• Kamran Mashayekh

The Catchall Exception of the Equal Pay Act

Updated: Feb 27, 2020

IS THE RIZZO v. YOVINO, A Precedent Setting Case Under The Equal Pay Act Or An Aberration?

In 1963, Congress passed into legislation the Equal Pay Act with the aim to abolish the “serious and endemic problem of employment discrimination in private industry” and to issue a wide-ranging fiat of equal pay for equal work regardless of sex.

In order to establish a prima facie case pursuant to the provisions of the Equal Pay Act, a movant must prove the following elements: (1) The employer pays different wages to employees of the opposite sex; (2) the employees perform equal work on jobs requiring equal skill, effort and responsibility and (3) the jobs are performed under similar working conditions. There are four exceptions to the Equal Pay Act which are: Employer is justified in paying a different wage to the members of the opposite sex based on a (1) a Seniority system; (2) a Merit system; (3) a system which measures earnings by quantity or quality of production or (4) a differential based on any factor other than sex. Factors other than sex which can be responsible for legal wage disparities are as follow: A) additional training or education; B) A higher degree of experience in the industry; 3) greater revenue-generation by the employee; 4) greater employee bargaining power. Exception #4 is often referred to the “Catchall” provision of the Equal Pay Act and has been subjectively interpreted in an untold number of cases giving rise to fertile grounds for litigation. It is noteworthy to mention that the Courts have repeatedly emphasized when tasked with interpreting the Catchall provision (Factors Other Than Sex), that such factors must be employment related and confer benefit to the employer’s business/industry and applied equally to male and female employees. By way of example, a school is legally justified to set a higher pay scale for a teacher with a master’s or PhD degree in education more than a teacher without, or an employer could also opt to provide a raise to a worker who had received an lucrative offer from a competitor (greater bargaining power example as duly noted above).

Background: Aileen Rizzo was proffered employment as a mathematical consultant by the Fresno County Office of Education in late 2009. Prior to accepting the position of mathematical consultant for Fresno County, she was employed in Maricopa County, Arizona in the capacity of a high school math teacher. Her annual salary as a math teacher at Maricopa County was $50,630.00 for 206 working calendar days and a $1,200.00 educational stipend in recognition of her master’s degree in educational technology and mathematics.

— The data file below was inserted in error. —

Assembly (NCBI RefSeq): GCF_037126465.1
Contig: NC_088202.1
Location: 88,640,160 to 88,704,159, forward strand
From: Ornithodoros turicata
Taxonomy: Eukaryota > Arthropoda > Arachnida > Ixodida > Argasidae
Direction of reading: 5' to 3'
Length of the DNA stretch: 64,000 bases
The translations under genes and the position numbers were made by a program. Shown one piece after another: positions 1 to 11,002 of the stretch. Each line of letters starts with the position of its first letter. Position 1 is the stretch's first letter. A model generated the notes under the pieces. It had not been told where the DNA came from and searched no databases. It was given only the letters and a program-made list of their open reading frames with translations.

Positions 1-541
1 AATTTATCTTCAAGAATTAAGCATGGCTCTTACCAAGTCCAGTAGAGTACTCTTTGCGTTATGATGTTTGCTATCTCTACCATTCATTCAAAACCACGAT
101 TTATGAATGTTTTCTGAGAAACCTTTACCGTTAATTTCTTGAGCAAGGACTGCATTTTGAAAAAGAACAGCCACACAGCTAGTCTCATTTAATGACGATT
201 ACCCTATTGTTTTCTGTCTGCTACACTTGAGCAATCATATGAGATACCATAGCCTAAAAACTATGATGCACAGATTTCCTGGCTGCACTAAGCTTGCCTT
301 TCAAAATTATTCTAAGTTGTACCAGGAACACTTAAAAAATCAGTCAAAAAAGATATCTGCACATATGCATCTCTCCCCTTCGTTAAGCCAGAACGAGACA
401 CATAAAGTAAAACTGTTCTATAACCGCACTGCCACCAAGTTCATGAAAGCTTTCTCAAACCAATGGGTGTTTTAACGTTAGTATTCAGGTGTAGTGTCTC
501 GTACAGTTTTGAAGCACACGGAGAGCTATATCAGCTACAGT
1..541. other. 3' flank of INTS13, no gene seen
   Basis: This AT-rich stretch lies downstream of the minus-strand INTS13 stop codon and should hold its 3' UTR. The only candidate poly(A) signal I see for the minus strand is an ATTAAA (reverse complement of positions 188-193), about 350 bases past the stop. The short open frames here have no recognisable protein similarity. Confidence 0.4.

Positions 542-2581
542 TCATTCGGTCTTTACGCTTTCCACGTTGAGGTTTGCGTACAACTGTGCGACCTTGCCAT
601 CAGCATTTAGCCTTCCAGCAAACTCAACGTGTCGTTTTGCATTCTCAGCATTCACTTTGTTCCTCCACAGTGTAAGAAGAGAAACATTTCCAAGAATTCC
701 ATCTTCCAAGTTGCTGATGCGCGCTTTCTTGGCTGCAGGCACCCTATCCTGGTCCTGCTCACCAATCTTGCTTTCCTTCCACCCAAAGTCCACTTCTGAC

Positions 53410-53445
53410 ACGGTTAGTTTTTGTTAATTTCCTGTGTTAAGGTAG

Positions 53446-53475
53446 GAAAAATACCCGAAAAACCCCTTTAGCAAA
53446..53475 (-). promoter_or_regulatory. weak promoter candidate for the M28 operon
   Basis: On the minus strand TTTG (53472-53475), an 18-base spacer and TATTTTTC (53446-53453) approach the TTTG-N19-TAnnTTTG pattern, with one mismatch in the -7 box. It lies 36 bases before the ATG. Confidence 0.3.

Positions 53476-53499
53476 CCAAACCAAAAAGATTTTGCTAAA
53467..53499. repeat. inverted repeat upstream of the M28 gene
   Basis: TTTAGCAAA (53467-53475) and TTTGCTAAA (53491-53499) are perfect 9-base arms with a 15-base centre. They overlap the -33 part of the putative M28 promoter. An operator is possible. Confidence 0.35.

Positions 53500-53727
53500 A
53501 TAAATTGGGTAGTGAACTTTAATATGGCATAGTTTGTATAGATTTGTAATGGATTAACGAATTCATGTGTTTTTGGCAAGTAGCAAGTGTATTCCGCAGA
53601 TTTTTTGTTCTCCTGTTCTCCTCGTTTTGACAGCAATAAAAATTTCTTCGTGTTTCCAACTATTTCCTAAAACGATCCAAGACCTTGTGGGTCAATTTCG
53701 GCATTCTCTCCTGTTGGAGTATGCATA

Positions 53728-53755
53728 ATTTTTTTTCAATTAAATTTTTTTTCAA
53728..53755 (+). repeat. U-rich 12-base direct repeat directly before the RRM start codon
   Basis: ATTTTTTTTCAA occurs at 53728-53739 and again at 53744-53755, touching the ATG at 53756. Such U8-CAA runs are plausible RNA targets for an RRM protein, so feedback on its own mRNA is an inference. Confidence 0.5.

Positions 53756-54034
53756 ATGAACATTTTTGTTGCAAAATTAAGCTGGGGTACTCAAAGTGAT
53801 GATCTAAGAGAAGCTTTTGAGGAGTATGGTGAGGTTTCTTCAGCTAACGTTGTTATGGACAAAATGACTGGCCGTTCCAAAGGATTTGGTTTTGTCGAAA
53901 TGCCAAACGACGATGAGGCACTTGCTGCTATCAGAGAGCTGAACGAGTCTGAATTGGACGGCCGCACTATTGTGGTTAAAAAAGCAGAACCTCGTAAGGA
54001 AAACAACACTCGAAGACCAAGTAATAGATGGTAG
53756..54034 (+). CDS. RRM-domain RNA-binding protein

Rizzo’s salary offered by Fresno County was determined based on the Standard Operating Procedure titled: (“SOP 1440”). Fresno County’s hiring salary scale consists of ten calibrated salary levels, with each corresponding level containing the ten referenced salary thresholds. SOP mandates that a new employee’s salary is to be established by factoring the new employee’s prior salary, adding 5% and positioning the new hire on the corresponding salary step chart and/or schedule. Fresno’s SOP 1440 does not rely on the new hire’s experience to establish a baseline salary amount. Accordingly, and pursuant to the SOP 1440 guidelines, Ms. Rizzo’ starting salary was set at $62,133.00 for 196 days of work in addition to a master’s degree stipend of $600.00.

In 2012, Rizzo was made aware that a male colleague had been hired as a math consultant at a higher salary. In August 2012, Plaintiff Rizzo filed a complaint claiming wage discrimination under the Provisions of the Equal Pay Act (29 U.S.C. Section 206(d)) and sex discrimination under Title VII of the Civil Rights Act of 1964, 42 U.S.C. Section 2000e. Fresno County responded that all salaries had been established in accordance with the mandates of SOP 1440. The County asserted as an affirmative defense that it had reviewed salary-step placements of male and female employees for the past twenty-five years claiming that their standard hiring practices (SOP 1440) had placed more women at higher compensation steps than males. Rizzo vehemently challenged this assertion stating that the empirical data demonstrated that men were placed at a higher average starting salary.

In June 2015, Fresno County moved to dismiss the case based on a Summary Judgment claiming that no material issue of fact was in dispute, hence the need for an outright dismissal. The County stated in its Motion for Summary Judgment that although there was no dispute that Rizzo was paid less than her male cohorts for performing the same work, the pay disparity was based on Rizzo’s prior salary. The County submitted that Rizzo’s prior salary served as an affirmative defense to her lower salary than her male counterparts, pursuant to the fourth catchall exception of the Equal Pay Act of “factors other than sex.” The district court denied summary judgment, stating that: “SOP 1440 necessarily and unavoidably conflicts with the EPA” because “a pay structure based exclusively on prior wages is so inherently fraught with risk - indeed here, the virtual certainty - that it will perpetuate a discriminatory wage disparity between men and women it cannot stand.”